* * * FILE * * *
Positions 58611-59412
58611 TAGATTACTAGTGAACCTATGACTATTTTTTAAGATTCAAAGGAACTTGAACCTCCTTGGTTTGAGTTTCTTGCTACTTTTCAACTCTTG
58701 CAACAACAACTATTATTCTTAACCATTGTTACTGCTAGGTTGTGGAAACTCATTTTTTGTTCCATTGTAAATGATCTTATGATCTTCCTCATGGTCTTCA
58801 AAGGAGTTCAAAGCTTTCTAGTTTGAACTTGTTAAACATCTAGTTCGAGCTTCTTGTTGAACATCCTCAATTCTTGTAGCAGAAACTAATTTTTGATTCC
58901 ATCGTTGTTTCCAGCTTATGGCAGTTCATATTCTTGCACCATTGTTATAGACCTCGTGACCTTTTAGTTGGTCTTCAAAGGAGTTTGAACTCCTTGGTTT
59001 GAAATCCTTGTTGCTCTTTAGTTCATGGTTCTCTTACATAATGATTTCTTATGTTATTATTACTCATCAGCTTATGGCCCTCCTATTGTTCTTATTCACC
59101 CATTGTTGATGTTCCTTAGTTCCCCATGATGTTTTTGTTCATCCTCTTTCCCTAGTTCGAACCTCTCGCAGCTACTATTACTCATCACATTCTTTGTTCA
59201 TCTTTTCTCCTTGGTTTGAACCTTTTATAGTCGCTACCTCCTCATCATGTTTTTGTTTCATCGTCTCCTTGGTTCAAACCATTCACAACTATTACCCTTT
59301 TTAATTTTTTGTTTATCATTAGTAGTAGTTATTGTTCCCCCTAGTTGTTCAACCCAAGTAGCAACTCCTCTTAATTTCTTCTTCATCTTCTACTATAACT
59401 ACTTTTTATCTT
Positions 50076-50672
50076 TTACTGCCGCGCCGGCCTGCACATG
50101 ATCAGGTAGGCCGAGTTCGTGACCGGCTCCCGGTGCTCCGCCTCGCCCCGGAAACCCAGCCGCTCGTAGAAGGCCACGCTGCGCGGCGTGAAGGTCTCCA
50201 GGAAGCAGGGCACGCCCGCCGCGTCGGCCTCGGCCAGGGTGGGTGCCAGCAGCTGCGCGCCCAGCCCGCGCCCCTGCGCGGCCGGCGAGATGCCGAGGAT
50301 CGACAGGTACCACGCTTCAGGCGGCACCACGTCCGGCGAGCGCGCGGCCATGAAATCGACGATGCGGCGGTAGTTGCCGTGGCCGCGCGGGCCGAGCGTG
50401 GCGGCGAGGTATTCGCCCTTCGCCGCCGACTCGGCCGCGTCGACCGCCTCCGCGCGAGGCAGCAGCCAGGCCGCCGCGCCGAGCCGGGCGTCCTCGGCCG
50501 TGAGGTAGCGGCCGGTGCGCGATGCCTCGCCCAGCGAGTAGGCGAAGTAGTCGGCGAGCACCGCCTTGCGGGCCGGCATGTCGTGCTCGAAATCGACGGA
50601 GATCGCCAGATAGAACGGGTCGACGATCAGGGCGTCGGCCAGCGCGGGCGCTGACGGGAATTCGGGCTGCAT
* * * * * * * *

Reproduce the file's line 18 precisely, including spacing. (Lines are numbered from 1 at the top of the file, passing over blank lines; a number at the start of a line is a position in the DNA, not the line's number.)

50601 GATCGCCAGATAGAACGGGTCGACGATCAGGGCGTCGGCCAGCGCGGGCGCTGACGGGAATTCGGGCTGCAT